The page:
While Harbaugh earns $5 million a year, reported that UM president Mark Schlissel earns an annual base salary of $772,500 a year and an annual retention bonus of $100,000 a year, as well as $20,000 in annual retirement pay for the five years of his contract.

According to his contract, UM provides Schlissel, an immunologist, with up to $2 million in a startup fund to establish a laboratory and assumes the cost of storing his research materials in a freezer farm at Brown University during his presidency. Schlissel also lives in university housing.

University of Toledo football coach Jason Candle earns $675,000 a year (a base salary of $400,000, a marketing stipend of $250,000, and a $25,000 bonus for keeping the program above the APR penalty limit). UT president Sharon Gaber earns a minimum of $450,000 a year in her five-year contract.

Among the fringe benefits in Gaber’s contract: moving expenses from Arkansas to Ohio, a university-provided, American-made vehicle, memberships at the Toledo Club and Inverness Country Club (charter membership initiation fee of $8,000 and monthly dues of $416), and residence in a university-owned house in Ottawa Hills.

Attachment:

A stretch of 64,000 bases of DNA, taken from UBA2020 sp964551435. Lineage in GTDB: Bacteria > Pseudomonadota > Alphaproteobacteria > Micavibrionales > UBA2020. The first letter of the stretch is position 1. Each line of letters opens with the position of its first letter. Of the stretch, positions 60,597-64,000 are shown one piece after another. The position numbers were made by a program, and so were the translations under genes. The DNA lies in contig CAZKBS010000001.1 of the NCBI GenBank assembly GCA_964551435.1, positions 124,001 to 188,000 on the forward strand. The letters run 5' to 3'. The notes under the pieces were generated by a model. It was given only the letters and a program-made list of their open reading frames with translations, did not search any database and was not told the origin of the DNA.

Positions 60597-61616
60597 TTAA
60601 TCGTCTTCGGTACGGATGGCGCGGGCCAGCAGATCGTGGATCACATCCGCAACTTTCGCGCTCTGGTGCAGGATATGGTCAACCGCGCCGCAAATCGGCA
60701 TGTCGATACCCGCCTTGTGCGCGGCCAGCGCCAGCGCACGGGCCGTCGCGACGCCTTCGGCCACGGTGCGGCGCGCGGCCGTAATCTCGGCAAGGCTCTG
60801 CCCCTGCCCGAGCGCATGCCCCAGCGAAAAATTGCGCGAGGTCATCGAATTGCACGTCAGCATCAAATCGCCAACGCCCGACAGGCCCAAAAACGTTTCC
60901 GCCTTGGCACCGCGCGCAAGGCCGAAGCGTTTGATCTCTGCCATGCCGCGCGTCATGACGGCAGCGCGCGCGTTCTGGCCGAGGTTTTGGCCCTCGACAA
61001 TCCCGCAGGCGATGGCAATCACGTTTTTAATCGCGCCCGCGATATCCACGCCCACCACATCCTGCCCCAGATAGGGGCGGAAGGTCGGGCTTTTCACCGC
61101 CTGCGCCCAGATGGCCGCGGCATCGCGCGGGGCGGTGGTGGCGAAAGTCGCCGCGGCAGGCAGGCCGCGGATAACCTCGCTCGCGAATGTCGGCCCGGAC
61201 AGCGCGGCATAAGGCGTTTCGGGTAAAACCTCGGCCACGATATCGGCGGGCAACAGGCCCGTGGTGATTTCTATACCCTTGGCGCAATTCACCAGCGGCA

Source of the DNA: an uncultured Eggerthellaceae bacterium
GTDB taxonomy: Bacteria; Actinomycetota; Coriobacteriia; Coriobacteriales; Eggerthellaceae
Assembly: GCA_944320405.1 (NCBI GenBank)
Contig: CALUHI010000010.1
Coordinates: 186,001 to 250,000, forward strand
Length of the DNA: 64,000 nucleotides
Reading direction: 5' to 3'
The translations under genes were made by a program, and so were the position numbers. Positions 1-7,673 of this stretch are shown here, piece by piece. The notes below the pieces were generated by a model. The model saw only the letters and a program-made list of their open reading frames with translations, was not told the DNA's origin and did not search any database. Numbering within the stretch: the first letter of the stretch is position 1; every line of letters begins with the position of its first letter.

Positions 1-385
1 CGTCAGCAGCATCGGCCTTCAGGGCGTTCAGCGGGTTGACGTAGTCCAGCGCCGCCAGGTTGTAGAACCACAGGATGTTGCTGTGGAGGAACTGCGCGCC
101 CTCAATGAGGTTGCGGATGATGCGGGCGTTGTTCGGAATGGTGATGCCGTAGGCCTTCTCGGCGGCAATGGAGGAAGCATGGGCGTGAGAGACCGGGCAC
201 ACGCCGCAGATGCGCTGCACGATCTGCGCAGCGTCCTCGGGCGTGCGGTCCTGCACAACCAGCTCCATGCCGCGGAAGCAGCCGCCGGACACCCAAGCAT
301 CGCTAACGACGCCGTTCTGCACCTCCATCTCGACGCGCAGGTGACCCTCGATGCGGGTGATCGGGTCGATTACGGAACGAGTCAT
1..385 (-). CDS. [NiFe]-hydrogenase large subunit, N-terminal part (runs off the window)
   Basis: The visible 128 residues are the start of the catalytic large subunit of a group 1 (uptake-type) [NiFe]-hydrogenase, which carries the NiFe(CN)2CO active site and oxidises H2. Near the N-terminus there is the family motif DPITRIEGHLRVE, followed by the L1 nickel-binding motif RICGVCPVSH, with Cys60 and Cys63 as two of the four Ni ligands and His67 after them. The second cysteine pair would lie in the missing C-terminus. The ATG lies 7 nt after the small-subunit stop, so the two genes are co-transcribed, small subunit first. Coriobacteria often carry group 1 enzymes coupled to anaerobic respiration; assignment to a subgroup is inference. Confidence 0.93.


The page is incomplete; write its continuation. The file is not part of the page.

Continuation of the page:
Youngstown State president Jim Tressel took a pay cut when he left coaching. Ohio State released documents in 2011 that showed Tressel earned $21.7 million and received multiple fringe benefits in his 10-year tenure as the Buckeyes’ football coach.

Tressel earns an annual base salary of $300,000 at Youngstown State. But he has a couple perks in his contract: an American-made car from a local dealership, 22 vacation days, university-provided, rent-free housing, and university library and recreational-facility access and privileges for his wife.

In his 2001 book, Unpaid Professionals: Commercialization and Conflict in Big-Time College Sports, Zimbalist, the Smith College economist, wrote, “If a coach is getting five times as much as a university president and 10 or 20 times as much as an average full-time professor, that’s making a statement to the student body about what’s important.”

It poses a fundamental question: when a coach is being paid millions of dollars a year and given fringe benefits, while a university administrator makes a fraction of that, and a university employee makes even less than that — does it send a message that academics don’t have the same value as athletics?

“When you look at those salaries, as compared to college presidents, there’s no comparison,” Lopiano said. “Forty of the 50 highest-paid state employees are coaches, not the governor or someone who is in charge of the biggest state hospital. But they’re making less than the coaches.”